Summit School District budget forecast ‘much better’ than expected |

Summit School District budget forecast ‘much better’ than expected

District analyzes possible financial impact of 3.5% enrollment decrease

Summit Middle School is pictured on Nov. 12. Summit School District is forecasting a $42 million budget for next school year.
Photo by Liz Copan / Studio Copan

Summit School District Chief Financial Officer Kara Drake is forecasting a “much better” budget situation for local public schools than the district expected months ago.

Drake shared the latest on local and state public school financing at the March 11 Board of Education meeting. Drake said at the meeting that revenue is forecast up $3.7 million for the district in the 2021-22 school year compared to this school year — going from $38.3 million to $42 million. That revenue figure for next school year compares with an expenditure forecast of $41.66 million, leaving a forecast total available balance for the district at $0.34 million.

Drake cautioned that the district can’t assume that $0.34 million can be added to expenditures because the district is operating with a shortfall this school year that forced it to dip into reserve funds.

Drake said Gov. Jared Polis is proposing to restore per-pupil funding to pre-pandemic levels and said it’s yet to be determined how much of Polis’ $1.3 billion stimulus package will go to schools.

“We were thinking about making big changes to the budget,” Drake said. “This is very positive news to know we will have additional resources.”

The additional resources come as the state opted against decreasing its total appropriation for public schools across the state by $121 million, which was considered due to a decrease in enrollment in public schools across the state amid the pandemic. Locally, Summit schools have seen a year-over-year decrease in enrollment of 3.5%. Drake said the state is recommending putting those funds back into the school finance funding formula and added that the state will allocate $41 million to help schools make up for lower local tax revenues.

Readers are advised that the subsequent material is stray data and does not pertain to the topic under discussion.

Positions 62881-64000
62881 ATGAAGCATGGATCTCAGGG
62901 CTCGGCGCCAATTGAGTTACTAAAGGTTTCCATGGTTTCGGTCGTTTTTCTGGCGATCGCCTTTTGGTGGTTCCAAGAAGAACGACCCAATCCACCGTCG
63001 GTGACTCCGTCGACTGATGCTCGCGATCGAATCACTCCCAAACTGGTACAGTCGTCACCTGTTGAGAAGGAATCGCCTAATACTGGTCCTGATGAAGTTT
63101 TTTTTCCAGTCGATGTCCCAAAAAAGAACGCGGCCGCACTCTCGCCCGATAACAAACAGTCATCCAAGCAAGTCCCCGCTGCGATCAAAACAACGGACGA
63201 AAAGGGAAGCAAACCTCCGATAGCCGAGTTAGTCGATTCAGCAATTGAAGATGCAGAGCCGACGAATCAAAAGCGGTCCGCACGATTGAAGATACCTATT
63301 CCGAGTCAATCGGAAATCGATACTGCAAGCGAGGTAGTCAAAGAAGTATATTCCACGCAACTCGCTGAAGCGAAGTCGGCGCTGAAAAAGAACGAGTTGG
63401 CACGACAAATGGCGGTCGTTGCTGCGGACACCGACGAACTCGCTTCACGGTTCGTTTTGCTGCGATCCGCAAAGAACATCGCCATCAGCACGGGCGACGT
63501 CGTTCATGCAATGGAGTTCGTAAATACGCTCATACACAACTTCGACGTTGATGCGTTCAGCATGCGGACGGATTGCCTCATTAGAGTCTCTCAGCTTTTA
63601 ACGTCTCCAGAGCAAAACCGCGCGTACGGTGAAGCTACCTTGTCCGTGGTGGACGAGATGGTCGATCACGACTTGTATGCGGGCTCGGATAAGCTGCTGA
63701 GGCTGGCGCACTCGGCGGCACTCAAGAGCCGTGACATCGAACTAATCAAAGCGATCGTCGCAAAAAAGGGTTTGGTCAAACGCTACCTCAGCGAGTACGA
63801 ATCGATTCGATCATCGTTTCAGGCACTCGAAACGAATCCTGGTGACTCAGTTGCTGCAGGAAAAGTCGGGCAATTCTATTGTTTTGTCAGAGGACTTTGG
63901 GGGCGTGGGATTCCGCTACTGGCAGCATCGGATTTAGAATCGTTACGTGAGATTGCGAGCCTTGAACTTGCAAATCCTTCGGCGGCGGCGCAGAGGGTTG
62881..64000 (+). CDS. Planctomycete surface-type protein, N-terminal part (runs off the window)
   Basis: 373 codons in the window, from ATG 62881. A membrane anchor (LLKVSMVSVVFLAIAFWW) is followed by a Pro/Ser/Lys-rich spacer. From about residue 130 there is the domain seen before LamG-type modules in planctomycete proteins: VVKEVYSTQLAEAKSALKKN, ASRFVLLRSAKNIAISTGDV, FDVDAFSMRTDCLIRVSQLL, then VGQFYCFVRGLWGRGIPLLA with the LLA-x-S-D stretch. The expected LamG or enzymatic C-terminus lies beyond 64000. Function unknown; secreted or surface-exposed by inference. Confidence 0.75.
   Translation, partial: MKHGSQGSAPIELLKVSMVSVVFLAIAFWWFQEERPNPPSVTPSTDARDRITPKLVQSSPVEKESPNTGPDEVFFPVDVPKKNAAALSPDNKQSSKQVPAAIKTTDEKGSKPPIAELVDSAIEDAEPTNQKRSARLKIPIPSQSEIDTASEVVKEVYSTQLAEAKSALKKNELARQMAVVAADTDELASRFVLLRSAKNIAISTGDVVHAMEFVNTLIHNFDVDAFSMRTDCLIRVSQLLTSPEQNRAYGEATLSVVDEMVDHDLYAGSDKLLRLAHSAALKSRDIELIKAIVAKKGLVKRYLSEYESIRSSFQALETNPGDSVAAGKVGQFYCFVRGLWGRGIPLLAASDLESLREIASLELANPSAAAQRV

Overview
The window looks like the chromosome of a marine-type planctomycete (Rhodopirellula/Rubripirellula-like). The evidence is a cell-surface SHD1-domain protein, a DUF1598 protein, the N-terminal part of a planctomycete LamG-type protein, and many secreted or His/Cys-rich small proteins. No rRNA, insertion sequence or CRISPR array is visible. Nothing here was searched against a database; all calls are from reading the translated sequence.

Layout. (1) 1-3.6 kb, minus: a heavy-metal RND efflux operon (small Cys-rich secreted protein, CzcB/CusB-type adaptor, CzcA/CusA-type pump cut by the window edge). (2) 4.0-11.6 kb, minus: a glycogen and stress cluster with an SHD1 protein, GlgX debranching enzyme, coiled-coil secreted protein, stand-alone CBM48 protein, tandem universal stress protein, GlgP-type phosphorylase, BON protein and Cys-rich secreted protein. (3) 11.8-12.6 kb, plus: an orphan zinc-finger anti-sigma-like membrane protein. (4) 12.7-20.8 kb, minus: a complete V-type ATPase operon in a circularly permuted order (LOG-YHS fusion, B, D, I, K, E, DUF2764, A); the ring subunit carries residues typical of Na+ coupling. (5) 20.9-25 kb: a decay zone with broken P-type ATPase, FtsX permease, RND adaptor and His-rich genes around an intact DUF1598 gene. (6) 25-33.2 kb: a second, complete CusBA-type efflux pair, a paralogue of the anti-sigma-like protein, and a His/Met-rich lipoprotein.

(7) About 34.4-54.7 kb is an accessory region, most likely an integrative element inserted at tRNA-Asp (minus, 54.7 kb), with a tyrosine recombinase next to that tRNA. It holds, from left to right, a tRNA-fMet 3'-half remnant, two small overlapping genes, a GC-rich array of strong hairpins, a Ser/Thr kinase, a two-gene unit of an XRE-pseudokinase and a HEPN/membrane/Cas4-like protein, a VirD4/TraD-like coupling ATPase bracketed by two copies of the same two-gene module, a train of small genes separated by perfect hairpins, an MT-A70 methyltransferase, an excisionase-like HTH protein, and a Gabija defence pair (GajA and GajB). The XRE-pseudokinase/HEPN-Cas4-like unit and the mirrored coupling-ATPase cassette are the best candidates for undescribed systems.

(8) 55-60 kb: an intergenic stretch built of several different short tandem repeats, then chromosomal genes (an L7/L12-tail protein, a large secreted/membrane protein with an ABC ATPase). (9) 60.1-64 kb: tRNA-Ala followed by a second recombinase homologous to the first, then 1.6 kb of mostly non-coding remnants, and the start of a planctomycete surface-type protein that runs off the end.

With the 3.5% dip in enrollment, Summit schools are eligible to be allocated a share of $19 million that the state is giving to districts that saw at least a 2% decrease. Drake said the state is also allocating $25 million in funds to rural districts as a result of the state nicotine tax passed in November. Drake said the funding she detailed does not include the $1.9 trillion federal stimulus package passed earlier this month.

Summit School District should receive $1.57 million from the federal stimulus package, according to the office of Rep. Joe Neguse, who represents Summit County.

In order to try to determine how many student will come back next school year, Drake said she used the district’s student data system and surveyed home-school families. Drake said the survey indicated that 52% of students plan to return and 21% are undecided “pending public health restrictions,” leading her to forecast that 80% of home-schooled kids will come back to the district in the fall, influencing the current budget revenue assumptions.

Drake and school board Treasurer Chris Alleman also said the district might refinance its bonds to save $700,000 over several years. That bond recommendation will be brought to the board officially at the March 25 meeting.

Also at the March 25 meeting, survey responses on budget priorities will be shared. Last week, Drake said “budget-guiding principles” will be to “allocate resources to support and maximize instructional time based on scholar achievement and need, to determine staffing based on positions needed, and to achieve a balanced budget.”

“Show me your budget, and I’ll show you your priorities,” Alleman said.

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